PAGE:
Conisborough Castle, which is pronounced by Mr. King to be of the earliest Saxon times “before the conversion of that people to Christianity,” is held by later antiquaries in its extent and arrangement to be a fair representation of the Norman keeps of the smaller class. It is situated in the West Riding of Yorkshire, in the wapentake of Strafforth, and, standing on a steep knowl, commands a splendid view of the winding course of the river Don. It was formerly entered by a drawbridge over a deep fosse. Leland speaks of “the castle standing on a rocket of stone, and ditched. The walls of it have been strong and full of towers.” By the walls the old topographer means those which surround the keep, which Pennant in his time described as “seemingly circular and having the remains of four small rounders.” The keep, of which a good part is still entire, is a most remarkable building. It was originally four stories high, and is of a circular form, being about twenty-two feet diameter inside. The walls are fifteen feet thick, and they are flanked by six projecting turrets, or square buttresses, running from the top to the bottom, and expanding at the base. The external appearance of the keep does not at first give the impression of its really circular form (Fig. 357). The ground floor or base is described by Pennant as a noisome dungeon of vast depth, at the bottom of which is a draw-well. Fig. 354 exhibits the form of the second story; the steps are numbered 1, the entrance 2, the stairs to the third story 3, the opening to the vaulted story or dungeon below 4. Fig. 355 shows the third story; the stairs from the second floor are numbered 5, the window 6, a closet which shows that our forefathers possessed conveniences which have been thought a modern invention 8, stairs to the fourth story 9; the chimney is numbered 7, and in this and the floor above it is remarkable that the construction of a chimney was not only perfectly well known, but that the form of the opening projecting over the hearth exhibited a degree of elegance which might recommend itself to the tasteless fire-place builders of eight centuries later (Fig. 353). The fourth story is indicated in Fig. 356; a small but well decorated hexagon room, undoubtedly used as a chapel, formed out of the thickness of the wall and the turret, is numbered 10, the stairs from the third floor 11, the window 12, the chimney 13, the stairs to the platform 14. From this platform there are entrances to six small rooms formed in the six turrets which rise above the parapet. Such were the conveniences of one of the smaller keeps, possessing only a store-room or dungeon, a sort of hall of entrance, two living rooms, and a chapel, with six pigeon-holes where the retainers slept or cooked their food. Of the larger keeps we shall have particularly to speak when we come to notice the more complete establishment of the feudal system under the immediate successors of the Conqueror. At present we shall content ourselves with a brief description of the Castle of Richmond in Yorkshire, the grant of whose site to its first possessor is distinctly associated with William the Conqueror.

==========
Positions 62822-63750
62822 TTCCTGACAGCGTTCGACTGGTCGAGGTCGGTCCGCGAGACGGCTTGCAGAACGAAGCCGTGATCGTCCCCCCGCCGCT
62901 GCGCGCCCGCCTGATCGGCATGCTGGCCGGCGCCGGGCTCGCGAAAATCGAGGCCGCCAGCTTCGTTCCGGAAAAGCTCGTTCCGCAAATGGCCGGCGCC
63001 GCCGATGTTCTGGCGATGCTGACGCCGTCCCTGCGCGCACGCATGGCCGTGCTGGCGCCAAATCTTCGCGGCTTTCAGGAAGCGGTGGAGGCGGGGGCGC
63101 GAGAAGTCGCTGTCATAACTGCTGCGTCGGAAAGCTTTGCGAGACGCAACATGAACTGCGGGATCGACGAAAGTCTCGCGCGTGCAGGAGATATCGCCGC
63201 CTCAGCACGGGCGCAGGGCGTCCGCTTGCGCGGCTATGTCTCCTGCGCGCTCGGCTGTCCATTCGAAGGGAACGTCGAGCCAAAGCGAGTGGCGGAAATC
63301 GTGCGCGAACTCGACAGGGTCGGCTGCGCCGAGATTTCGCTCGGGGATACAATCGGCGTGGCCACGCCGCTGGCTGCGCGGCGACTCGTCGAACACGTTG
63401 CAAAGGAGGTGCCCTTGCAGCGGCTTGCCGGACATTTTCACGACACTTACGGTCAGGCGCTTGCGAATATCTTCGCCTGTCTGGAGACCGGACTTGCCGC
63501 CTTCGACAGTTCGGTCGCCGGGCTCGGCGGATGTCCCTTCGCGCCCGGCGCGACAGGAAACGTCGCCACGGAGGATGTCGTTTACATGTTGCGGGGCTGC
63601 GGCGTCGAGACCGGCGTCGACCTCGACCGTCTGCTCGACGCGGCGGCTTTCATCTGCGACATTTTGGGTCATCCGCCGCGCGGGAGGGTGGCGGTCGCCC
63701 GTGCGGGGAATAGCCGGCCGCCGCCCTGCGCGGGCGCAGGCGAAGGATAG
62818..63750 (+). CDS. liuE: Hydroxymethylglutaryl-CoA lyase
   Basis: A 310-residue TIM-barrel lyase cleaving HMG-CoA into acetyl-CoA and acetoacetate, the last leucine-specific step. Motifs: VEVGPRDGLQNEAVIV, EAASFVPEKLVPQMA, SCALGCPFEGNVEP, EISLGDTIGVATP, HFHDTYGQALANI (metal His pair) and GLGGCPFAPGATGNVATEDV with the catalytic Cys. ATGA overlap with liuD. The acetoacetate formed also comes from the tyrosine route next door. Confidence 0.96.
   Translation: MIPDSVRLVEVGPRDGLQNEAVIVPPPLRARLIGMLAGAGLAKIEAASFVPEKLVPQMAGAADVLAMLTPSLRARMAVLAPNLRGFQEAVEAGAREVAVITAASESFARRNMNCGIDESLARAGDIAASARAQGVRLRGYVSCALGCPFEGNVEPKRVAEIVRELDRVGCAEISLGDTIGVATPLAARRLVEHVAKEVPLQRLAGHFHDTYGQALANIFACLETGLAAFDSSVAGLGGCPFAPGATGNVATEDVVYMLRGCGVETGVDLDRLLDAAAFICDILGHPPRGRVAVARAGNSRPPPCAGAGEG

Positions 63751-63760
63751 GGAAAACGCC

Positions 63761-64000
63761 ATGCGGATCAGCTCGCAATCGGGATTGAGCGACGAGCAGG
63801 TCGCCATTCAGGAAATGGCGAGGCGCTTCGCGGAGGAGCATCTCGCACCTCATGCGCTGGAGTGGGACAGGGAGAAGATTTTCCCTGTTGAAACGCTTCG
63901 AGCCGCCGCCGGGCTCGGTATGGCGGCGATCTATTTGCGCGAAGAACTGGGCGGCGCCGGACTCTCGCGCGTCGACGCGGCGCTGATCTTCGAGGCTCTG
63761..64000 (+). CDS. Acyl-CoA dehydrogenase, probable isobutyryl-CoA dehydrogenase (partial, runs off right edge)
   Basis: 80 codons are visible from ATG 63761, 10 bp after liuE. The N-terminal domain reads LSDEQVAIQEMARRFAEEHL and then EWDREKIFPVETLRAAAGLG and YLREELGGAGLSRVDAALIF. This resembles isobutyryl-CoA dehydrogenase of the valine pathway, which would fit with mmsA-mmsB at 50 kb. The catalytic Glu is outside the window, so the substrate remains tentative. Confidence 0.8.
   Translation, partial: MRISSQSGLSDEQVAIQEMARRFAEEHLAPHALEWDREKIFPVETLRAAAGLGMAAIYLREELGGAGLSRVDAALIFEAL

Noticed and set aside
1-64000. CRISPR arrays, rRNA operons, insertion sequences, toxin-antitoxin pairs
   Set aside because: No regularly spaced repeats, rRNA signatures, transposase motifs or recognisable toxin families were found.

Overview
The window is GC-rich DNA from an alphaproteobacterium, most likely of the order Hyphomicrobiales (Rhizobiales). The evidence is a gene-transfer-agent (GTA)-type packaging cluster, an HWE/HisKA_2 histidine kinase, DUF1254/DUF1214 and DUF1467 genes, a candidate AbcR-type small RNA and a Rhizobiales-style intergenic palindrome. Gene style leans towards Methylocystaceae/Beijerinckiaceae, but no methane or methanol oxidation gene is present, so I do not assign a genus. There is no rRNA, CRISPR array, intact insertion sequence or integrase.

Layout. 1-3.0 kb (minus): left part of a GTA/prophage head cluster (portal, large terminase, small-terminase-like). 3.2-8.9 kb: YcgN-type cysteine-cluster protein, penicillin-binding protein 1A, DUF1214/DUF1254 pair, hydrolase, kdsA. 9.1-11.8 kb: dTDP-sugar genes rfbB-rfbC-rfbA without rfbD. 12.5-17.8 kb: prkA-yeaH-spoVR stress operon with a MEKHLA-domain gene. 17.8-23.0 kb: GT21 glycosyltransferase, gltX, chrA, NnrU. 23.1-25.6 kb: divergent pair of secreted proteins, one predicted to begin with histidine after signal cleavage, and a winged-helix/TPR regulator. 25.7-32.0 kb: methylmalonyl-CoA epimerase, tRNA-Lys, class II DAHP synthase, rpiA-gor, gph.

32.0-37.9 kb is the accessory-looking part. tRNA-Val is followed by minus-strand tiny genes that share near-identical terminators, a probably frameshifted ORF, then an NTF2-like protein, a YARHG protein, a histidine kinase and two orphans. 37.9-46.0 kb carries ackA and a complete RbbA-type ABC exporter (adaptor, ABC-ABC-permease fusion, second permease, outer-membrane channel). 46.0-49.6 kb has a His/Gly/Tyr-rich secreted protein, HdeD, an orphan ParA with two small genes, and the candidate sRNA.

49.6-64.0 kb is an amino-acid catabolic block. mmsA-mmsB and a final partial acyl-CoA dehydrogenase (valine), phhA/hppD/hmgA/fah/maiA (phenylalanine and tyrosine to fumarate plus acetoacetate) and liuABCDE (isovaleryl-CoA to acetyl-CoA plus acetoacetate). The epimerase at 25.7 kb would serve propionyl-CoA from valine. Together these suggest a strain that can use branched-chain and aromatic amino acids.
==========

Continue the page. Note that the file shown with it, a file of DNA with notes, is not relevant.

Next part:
The charter by which the king bestowed the lands of the brave and unfortunate Saxon Earl Edwin upon one of his own followers is thus given by Camden:—“I William, surnamed Bastard, King of England, do give and grant to thee, my nephew, Alan Earl Bretagne, and to thy heirs for ever, all the villages and lands which of late belonged to Earl Edwin, in Yorkshire, with the knight’s fees and other liberties and customs, as freely and honourably as the same Edwin held them. Dated from our siege before York.” Here then, on this noble hill, nearly encompassed by the river Swale, amidst a landscape of wild beauty, almost of stern grandeur, stands this Castle of Riche-mount, and some of the streets in the little town at its feet have still their Norman names. Alan of Bretagne quickly set to work to defend the broad lands which his kinsman had bestowed upon him, by gathering round him a powerful band safe from attack on this fortressed hill. The castle has been a ruin for three centuries. Even in Leland’s time it was a “mere ruin.” But yet the great keep, whose walls are ninety-nine feet in height, and eleven in thickness, still defies the wind and the frost, as it once set at nought the battering-ram and the scaling-ladder (Fig. 361). Turrets rise above these walls from the four corners. The keep consisted originally of three stories. The roofs of the two upper stories have now fallen in. There are the ruins of two smaller towers to the south-east and south-west angles of the walls (Fig. 360). The view on the town side is given in Fig. 359.